Lipsyte was a sports reporter and columnist for the New York Times throughout the ’60s and early ’70s, an era that had its own glittering iconography of Nicklaus, Ali, Mickey Mantle, Billie Jean King, Joe Namath, and “Marvelous” Marv Throneberry. Who? Right. You wouldn’t know him unless you were following the New York Mets’ calamitous first season of 1962. His dependably inept fielding, base running and . . . yes, I think, hitting, too, made him a kind of camp antihero figure to the tristate area’s National League fans looking for a team to love after the Dodgers and Giants abandoned them for the left coast. Lipsyte resisted beguilement, knowing that hype, however ironically framed, is still hype: “As bad as [the ’62 Mets] were—and they were the worst—they might have been buried without so many witty epitaphs had they died in, say, Pittsburgh or Milwaukee or Minneapolis, cities that do not even rate full-time bureaus of the national media.”

Hype is SportsWorld’s main engine—and Lipsyte’sprincipal target. As perhaps the most trenchant and incisive media critic sports journalism has ever produced (you see how hard it is to avoid superlatives in this land of Oz, even when dealing with its apostates), Lipsyte blows open media-created myths and even the myths within those myths. Joe Namath, drafted to quarterback the New York Jets in 1965 for a then-unprecedented $400,000, was depicted by turns in the city’s tabloids as overpaid and, thus, overrated at the start of what would be a wildly erratic yet transfiguring career, during which he engineered a momentous upset of the Baltimore Colts in the 1969 Super Bowl that hastened the expansion of the National Football League into the global brand name it is now.

But even after he proved himself a winner, SportsWorld didn’t get the point about Namath, with spectators and writers regarding him, either bitterly or blithely, as a proto-hippie individualist opting for white shoes, long hair, and a devil-may-care attitude that made him both a counterculture role model and a radical subversive dangerous enough to be placed on the Nixon White House’s “enemies list.” Both views, Lipsyte writes, were delusional at best. “He was just another worker, after all,” with a lifestyle that wasn’t Radical Hippie so much as “a kind of Drugstore Cowboy Cool clothed as Sixties Single-stud Chic.” Richard Nixon, since we’ve brought him up, is positioned in the book as “an extreme example of the SportsWorld politician, a truly great competitor who rose and fell muttering Hustle, Desire, Guts.” A scrub footballer at Whittier College who never made the varsity team, Nixon, Lipsyte writes, “was always more jock sniffer than jock, more manipulator than gladiator,” who was so impassioned about the block-and-tackle game that he drew up plays for Don Shula and George Allen, competing coaches in the 1973 Super Bowl, neither of which worked.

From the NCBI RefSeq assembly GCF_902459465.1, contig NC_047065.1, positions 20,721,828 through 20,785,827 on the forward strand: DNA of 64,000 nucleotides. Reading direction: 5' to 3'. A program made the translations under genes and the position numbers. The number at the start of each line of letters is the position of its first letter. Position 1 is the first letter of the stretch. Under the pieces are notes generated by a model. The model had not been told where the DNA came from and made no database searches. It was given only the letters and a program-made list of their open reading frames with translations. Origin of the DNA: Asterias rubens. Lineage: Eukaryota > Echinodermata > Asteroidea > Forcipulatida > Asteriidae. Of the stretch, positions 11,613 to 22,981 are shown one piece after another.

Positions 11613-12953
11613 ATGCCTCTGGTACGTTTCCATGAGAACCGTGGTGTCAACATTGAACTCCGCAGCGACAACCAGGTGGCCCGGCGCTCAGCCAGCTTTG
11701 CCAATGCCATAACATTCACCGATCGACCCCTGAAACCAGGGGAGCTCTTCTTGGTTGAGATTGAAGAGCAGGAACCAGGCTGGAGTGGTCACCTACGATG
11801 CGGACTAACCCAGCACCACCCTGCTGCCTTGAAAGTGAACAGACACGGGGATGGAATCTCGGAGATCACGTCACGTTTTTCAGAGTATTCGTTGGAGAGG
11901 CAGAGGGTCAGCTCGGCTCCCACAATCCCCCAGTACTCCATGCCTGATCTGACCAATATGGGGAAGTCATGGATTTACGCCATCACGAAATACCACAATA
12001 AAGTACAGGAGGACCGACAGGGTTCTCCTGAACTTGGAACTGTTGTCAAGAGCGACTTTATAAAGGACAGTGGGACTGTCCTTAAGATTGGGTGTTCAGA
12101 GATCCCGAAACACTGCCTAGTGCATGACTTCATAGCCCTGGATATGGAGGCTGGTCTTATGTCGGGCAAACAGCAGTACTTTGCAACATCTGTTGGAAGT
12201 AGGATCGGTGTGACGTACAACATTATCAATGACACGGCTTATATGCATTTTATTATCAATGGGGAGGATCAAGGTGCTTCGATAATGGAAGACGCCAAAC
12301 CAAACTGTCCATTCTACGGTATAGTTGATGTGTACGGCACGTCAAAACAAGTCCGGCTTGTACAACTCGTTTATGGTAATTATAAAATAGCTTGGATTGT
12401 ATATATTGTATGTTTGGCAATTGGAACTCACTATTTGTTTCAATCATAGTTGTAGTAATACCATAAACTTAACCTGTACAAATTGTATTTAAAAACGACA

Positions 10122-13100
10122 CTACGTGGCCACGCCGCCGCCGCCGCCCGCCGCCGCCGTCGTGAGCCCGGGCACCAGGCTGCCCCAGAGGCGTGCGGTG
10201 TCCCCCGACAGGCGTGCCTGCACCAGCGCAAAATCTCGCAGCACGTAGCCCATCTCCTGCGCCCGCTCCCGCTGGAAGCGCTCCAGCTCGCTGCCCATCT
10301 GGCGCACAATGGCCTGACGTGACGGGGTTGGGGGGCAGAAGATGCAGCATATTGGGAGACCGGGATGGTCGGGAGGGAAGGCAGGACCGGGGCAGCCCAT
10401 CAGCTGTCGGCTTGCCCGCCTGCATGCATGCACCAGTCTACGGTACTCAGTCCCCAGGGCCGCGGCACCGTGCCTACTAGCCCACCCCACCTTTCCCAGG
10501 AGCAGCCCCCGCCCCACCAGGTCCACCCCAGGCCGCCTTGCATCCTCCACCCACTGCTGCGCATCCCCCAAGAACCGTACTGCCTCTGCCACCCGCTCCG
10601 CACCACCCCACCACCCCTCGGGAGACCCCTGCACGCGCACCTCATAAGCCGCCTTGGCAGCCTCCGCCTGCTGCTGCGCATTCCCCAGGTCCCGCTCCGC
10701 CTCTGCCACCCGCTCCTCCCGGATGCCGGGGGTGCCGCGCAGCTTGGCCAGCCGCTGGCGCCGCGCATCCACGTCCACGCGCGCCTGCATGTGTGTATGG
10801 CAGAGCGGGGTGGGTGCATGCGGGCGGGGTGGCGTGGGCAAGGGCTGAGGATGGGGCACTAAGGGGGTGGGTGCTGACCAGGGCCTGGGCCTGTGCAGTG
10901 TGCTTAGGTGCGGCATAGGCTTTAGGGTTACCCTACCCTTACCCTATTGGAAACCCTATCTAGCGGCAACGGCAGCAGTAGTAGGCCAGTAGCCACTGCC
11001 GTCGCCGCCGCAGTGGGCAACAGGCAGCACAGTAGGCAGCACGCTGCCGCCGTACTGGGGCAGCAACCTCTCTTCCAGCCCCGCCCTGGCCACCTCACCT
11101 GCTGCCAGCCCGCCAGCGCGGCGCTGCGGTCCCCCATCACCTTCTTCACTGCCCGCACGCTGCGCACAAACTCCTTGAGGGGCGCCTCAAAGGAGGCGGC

Though regarded at the time as a screed, SportsWorld was also, paradoxically, celebrating the audacity of players who openly challenged the narrow-minded presumptions of owners, promoters, and their enablers in the media. Lipsyte reveled in tennis champ Billie Jean King’s blunt candor and bare-knuckled feminist assault upon the all-male power structure in her sport and extoled Harry Edwards’s leadership of an all-black boycott of the 1968 Summer Olympics, a movement that led to the black-gloved-fist salute to the American flag that subsequently got medal-winning sprinters Tommie Smith and John Carlos sent home prematurely from Mexico City. Broadcasters and sportswriters at the time denounced Smith and Carlos, whose silent protest is now memorialized in a statue within the Smithsonian Institution’s National Museum of African American History and Culture—and remembered by Lipsyte as “a courageous personal gesture and the mildest, most reasonable display of black power all that year.”